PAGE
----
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Althan Quartier Francis AQ1
  • Mixed Use
  • Office
  • Refurbishment
  • Retail
  • Under Construction

Franz-Josefs-Bahnhof, which is located on Julius-Tandler-Platz in Vienna's 9th District, was opened in its current, familiar form in 1978 and, alongside its core function as a railway station, can look back over a richly varying history of use. Efforts that have been made in recent years to lend the location a contemporary character with the name “Althan Quartier” have included a number of urban design studies related to the question of how the existing buildings can be remodelled in line with a wide range of new requirements and best integrated into its urban context.

In addition to gaining the acceptance of the neighbouring population, the decisive objectives of the development project included the permeability to pedestrians, the opening up to Julius-Tandler-Platz, the creation of the broadest possible mix of uses and the obligatory densification of a central urban zone. The concept developed by DMAA in cooperation with JWA in ARGE AQ1 meets these requirements by very precisely addressing the existing buildings.

The arguments for retaining this existing built substance are not only ecological but also include the great spatial quality and flexibility of this modular structure, which is imbued with the spirit of modernism. The generous opening up of the base creates the desired spatial relationship with Julius-Tandler-Platz and increases the attractiveness of the station concourse while establishing an inviting connection between the new urban terrace and the central courtyard via the station, which becomes the focal point of the neighbouring spaces with their largely public functions.

The internal spaces receive additional daylight via two new atria, which can be carved with minimum disruption out of the existing building. The densification is achieved through the construction of two new stories, which are stepped back in line with the contours of the building volume.

The wide range of urban movement and meeting spaces, areas for local facilities, shops, services, offices and apartments will enable the Althan Quartier to do justice to its potential significance as an open neighbourhood centre that creates a strong sense of identity while also functioning as an inviting public transport hub.

Althan Quartier Francis AQ1

Julius Tandler Platz 3
1090 Vienna, Austria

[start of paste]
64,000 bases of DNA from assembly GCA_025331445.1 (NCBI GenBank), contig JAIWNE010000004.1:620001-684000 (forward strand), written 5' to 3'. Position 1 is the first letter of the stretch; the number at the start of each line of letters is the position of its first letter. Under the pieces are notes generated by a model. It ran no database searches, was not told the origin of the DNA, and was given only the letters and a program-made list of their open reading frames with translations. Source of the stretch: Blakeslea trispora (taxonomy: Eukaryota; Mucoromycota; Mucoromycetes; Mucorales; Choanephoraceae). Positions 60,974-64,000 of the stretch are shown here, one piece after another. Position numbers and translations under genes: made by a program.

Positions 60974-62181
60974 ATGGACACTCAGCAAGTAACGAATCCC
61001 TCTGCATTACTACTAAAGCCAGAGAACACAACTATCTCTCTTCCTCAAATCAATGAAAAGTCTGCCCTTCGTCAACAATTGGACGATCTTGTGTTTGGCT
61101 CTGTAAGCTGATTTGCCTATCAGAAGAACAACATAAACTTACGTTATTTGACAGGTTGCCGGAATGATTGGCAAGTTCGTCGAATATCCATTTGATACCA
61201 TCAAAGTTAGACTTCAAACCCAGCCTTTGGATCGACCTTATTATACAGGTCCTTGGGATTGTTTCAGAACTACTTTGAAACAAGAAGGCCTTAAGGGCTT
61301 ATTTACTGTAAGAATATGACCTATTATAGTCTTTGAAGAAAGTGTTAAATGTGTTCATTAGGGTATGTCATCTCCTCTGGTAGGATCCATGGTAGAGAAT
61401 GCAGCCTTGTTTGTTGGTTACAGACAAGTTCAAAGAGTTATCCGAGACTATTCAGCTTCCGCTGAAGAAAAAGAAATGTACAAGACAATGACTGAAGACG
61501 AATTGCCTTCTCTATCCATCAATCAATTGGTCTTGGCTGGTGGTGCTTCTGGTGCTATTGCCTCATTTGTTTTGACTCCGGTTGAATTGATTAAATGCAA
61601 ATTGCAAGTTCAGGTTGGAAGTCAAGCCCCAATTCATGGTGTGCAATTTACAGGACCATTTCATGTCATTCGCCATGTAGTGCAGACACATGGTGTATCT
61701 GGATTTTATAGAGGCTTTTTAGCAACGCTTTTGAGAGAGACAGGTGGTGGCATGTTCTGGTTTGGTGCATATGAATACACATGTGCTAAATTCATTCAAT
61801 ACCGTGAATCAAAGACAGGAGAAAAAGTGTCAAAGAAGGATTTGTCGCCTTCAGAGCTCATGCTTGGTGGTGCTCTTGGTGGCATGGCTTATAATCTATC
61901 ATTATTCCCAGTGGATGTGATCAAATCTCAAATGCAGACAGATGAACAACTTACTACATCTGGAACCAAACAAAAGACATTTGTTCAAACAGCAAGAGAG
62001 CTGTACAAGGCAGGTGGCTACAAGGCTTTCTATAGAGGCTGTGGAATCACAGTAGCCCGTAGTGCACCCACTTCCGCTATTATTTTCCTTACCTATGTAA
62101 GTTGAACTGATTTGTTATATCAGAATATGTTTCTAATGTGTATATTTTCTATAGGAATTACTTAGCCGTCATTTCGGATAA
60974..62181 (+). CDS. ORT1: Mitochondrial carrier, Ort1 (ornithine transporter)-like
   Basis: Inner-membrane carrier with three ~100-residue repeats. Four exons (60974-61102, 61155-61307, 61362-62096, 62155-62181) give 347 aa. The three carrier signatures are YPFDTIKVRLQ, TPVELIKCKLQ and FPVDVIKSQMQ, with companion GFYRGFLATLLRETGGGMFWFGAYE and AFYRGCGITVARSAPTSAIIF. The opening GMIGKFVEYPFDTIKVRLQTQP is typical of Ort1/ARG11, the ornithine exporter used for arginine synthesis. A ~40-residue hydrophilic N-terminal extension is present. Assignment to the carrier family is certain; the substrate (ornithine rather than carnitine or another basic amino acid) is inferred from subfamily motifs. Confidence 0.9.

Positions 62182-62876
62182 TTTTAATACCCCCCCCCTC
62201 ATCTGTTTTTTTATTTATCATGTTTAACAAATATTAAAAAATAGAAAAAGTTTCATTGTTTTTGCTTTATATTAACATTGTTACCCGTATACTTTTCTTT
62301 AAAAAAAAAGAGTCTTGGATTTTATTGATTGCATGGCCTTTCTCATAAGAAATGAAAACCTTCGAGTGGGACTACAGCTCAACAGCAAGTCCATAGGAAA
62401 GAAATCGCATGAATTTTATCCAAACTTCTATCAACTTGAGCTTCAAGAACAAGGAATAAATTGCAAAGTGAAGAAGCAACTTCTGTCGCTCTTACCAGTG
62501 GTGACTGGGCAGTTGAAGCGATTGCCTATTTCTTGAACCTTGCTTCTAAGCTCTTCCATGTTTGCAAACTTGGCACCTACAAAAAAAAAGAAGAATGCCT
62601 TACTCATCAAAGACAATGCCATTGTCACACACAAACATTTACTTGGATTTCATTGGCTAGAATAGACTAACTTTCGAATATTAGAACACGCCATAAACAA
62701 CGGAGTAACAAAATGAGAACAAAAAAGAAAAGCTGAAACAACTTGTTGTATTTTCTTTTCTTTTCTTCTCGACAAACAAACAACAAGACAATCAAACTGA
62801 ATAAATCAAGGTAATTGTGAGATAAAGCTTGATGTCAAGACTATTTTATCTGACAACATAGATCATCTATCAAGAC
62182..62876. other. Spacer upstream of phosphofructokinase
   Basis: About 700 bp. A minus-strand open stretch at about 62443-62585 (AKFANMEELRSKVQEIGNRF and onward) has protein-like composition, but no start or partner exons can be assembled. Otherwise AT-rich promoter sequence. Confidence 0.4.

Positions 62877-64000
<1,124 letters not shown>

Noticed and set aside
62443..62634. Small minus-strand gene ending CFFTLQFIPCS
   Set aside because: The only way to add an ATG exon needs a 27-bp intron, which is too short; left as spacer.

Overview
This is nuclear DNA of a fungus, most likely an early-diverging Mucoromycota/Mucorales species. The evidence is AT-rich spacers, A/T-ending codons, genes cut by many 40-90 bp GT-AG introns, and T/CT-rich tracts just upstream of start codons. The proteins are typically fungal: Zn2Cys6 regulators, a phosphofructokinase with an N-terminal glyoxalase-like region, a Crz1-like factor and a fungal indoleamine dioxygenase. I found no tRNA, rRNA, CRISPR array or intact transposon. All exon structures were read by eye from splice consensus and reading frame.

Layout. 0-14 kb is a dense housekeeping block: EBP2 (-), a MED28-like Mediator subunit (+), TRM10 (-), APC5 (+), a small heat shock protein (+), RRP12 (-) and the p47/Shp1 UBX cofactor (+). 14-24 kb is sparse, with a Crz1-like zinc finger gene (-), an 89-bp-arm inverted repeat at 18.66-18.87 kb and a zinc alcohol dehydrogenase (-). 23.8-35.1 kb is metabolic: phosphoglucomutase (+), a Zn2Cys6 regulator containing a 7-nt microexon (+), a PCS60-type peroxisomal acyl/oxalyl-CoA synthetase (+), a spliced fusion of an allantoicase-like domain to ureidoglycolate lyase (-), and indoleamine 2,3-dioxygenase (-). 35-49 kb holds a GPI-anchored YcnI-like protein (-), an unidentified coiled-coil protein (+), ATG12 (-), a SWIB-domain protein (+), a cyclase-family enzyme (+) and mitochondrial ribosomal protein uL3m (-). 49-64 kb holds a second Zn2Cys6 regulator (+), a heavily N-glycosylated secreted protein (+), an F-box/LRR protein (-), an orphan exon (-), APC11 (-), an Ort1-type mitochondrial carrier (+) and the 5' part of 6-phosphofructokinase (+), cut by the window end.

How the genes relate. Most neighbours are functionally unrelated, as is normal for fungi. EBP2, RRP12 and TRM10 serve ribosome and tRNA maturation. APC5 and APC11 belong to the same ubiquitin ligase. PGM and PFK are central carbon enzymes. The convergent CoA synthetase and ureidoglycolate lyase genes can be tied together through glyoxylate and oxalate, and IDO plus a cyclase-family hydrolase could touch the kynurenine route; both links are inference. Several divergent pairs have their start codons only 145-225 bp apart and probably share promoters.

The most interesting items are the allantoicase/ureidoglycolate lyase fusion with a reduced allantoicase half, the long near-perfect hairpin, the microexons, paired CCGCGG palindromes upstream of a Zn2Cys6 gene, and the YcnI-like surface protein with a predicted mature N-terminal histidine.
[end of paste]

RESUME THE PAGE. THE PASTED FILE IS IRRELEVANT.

Start of planning

Start of construction


Floor area
60.284m² (above ground)
9.042m² (below ground)

Gross floor area
69.402m² (above ground)
10.470m² (below ground)

Construction volume
276.290m³ (above ground)
62.795m³ (below ground)


Number of levels

Number of basements

Project manager
Sebastian Brunke

Project team
Michael Lohmann, Julia Oblitcova, Marinke Böhm-Kneidinger, Dorota Wojciga, Sebastian Michalski

Josef Weichenberger Architects (JWA) as ARGE AQ-Arch Delugan Meissl Associated Architects (DMAA) und Josef Weichenberger Architects (JWA)

6B47 Real Estate GmbH


Structural engineering
Spirk + Partner

Lighting design

Building physics
Pilz und Partner

Dr Pfeiler GmbH

HVACR/ Electrics
ICE Project Group

Fire safety

Vermessung Meixner

Traffic planner

Project management

How it will Look

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411 AQ D2 FRANCIS exterior 0030 zoom in

Outline Pictures / WOOW Studio

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8,970 t CO2 instead of 27,595 t

The decision to convert the Althan Quartier in Vienna's 9th district instead of building it new will have a major impact on the CO2 footprint of the project:
all in all, the reduction amounts to 18,625 t CO2, which corresponds to 67 %.
Source: 6B47 Real Estate Investors AG


The existing Althan Quartier, designed by Karl Schwanzer

Concept sketch

© WOOW Studio

Althan Quartier will become an Open Neighbourhood Centre and Inviting Public Transport Hub.

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411_AQ_dm_vis_013_L02_entrance hall
411_AQ_dm_vis_011_L01_entrance hall

By removing the mirror-glas facade, there will arise open areas and a sense of spatial depth.

Now and then: the High Terrace

Inside view of the office area illustrating the characteristic open layout, which will preserve the rawness of the place